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An expert panel voted Thursday to advise that the Centers for Disease Control and Prevention recommend use of a controversial dengue vaccine, despite the fact that it can only be given to a small fraction of U.S. children and requires a pre-vaccination test in order to be used safely.

The 14-0 vote by the Advisory Committee on Immunization Practices clears the way for rollout of Sanofi’s three-dose Dengvaxia vaccine, assuming the CDC accepts the advice. The CDC very rarely overrides recommendations from the group, known as ACIP.

Even members of the ACIP’s dengue work group — which conducted an in-depth review of the feasibility of using the vaccine — acknowledged deploying Dengvaxia won’t be easy.


“This is a very challenging implementation and nothing that there is any precedent [for], in terms of doing a lab test before vaccinating,” said Gabriela Paz-Bailey, of the CDC’s dengue branch, which is located in San Juan, Puerto Rico.

As licensed by the Food and Drug Administration, the vaccine can only be given to children aged 9 to 16 who live in areas where dengue is endemic and who have laboratory confirmation of having had at least one previous dengue infection. In the U.S. context, that means Puerto Rico and a few other offshore territories and protectorates.


Dengvaxia is the first and to date only vaccine commercially available to protect against dengue, a significant global health threat. But after the vaccine was first put into use abroad — it was used most widely in the Philippines —  it became apparent that Dengvaxia use carries a significant risk. It is protective for people who have had at least one previous dengue infection. But in those who are dengue-naïve, the vaccine raises the risk that an individual will have a severe case of dengue if the vaccine doesn’t block infection.

There are four serotypes of dengue viruses, numbered 1 through 4. Infection with any one of them does not protect against the others and actually appears, for a time, to increase the risk that a subsequent dengue infection will trigger a severe form of the disease that can be life-threatening. That phenomenon is called antibody-dependent enhancement, or ADE. The vaccine’s use in the Philippines indicated that in children who had never had a dengue infection, the vaccine acted in the way that a first infection did — raising the risk of severe dengue requiring hospitalization if the vaccinated child went on to contract the virus.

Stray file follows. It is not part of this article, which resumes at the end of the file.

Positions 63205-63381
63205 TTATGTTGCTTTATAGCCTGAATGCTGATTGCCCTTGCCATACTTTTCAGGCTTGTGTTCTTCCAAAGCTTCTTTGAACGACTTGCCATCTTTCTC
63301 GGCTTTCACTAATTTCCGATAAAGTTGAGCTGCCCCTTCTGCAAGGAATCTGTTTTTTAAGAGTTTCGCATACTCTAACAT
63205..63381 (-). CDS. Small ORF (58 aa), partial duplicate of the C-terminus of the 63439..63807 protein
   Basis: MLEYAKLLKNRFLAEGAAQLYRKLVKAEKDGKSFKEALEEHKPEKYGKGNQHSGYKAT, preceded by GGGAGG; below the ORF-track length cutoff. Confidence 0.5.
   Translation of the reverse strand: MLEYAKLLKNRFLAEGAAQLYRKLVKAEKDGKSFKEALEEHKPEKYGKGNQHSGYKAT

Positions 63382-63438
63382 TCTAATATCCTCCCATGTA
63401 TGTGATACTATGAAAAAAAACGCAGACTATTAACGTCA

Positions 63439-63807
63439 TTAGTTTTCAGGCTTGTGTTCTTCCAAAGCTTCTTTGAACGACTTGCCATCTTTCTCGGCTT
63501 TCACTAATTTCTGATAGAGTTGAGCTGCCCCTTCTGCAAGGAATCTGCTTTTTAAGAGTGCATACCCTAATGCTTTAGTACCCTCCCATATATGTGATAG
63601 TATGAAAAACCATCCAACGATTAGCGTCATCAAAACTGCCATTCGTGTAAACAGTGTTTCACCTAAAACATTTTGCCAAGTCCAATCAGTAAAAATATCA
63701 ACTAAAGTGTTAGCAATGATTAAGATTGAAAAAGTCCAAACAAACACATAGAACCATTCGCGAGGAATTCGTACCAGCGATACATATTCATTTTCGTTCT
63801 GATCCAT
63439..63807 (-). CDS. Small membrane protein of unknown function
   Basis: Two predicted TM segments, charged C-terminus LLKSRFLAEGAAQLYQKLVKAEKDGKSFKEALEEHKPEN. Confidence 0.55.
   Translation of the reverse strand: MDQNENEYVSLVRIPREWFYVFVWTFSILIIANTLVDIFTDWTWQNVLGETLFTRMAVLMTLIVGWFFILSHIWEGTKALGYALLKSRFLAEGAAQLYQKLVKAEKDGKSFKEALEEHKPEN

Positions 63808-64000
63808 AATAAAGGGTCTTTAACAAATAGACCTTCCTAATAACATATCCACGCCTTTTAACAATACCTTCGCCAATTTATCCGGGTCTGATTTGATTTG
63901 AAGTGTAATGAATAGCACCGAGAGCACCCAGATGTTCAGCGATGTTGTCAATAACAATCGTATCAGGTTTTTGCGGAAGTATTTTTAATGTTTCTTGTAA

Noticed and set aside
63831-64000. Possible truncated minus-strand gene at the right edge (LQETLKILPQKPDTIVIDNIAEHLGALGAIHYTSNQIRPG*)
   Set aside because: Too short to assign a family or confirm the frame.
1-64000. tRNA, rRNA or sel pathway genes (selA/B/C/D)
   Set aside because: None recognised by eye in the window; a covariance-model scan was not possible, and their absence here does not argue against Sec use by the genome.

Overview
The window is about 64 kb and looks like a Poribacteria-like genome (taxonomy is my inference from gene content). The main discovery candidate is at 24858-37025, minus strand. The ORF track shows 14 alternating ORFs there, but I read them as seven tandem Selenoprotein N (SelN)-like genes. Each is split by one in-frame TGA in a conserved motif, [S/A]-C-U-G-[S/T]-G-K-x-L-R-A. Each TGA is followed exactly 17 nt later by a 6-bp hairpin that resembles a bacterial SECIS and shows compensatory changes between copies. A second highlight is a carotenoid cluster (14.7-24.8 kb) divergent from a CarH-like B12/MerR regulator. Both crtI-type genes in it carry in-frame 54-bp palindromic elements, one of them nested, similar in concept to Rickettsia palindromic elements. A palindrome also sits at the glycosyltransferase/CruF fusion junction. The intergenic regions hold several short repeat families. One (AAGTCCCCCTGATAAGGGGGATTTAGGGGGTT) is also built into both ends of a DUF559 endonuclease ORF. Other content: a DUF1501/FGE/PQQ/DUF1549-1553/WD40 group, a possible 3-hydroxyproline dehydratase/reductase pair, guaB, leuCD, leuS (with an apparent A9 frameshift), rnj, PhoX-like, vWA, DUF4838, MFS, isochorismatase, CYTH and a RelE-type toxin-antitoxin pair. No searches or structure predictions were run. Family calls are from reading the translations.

Based on those findings, the World Health Organization’s vaccine advisory panel recommended that Dengvaxia only be given to people with a medically confirmed history of dengue infection, a limitation the FDA later included in its license for the product. But that requirement came with complications, given that at the time there were no approved tests to use to check a person’s previous dengue-infection status before vaccination.

During its meeting Thursday, the ACIP was informed that CDC has identified three commercial tests that are sufficiently accurate to use for pre-vaccination screening. But Iris Cardona, chief medical officer for the Puerto Rico Department of Health, told the committee only about one-quarter of health care providers who give vaccines on the island have the in-house capacity to conduct the test on children who come forward for vaccination. She said a phased-in rollout of the vaccine in Puerto Rico will likely be needed.

There are other challenges. Cardona told the committee that while vaccination rates among teenagers in Puerto Rico are reasonably high, uptake of the second dose of the vaccine for human papillomavirus is substantially lower — 58% — than it is for the first dose, which is 84%. That raises questions about whether children eligible for Dengvaxia will return for all three doses, which are given at six-month intervals.

But the committee was also told about the potential benefits. Modeling work used to assess the public health impact of using the vaccine suggested that if a cohort of 9-year-olds was vaccinated and followed for a decade, between 1,262 and 4,295 fewer children would be hospitalized for severe dengue infections, depending on how much transmission of the virus was occurring over that time. During that same timeframe, between 28 and 112 children who should not have received the vaccine because they were dengue-naïve might end up with an infection that required hospital care.

Yvonne Maldonado, a nonvoting liaison to the committee representing the American Academy of Pediatrics, said her organization supports use of the vaccine.

“We don’t believe that this is going to be an easy process. There are a lot logistical issues to be dealt with,” she said. “But if Covid-19 taught us one thing, it’s that you have to weigh the risks and the benefits. And I understand that the risks sound uncomfortable, but the risks here are extremely manageable, albeit there will be a number of administrative obstacles to move through.”

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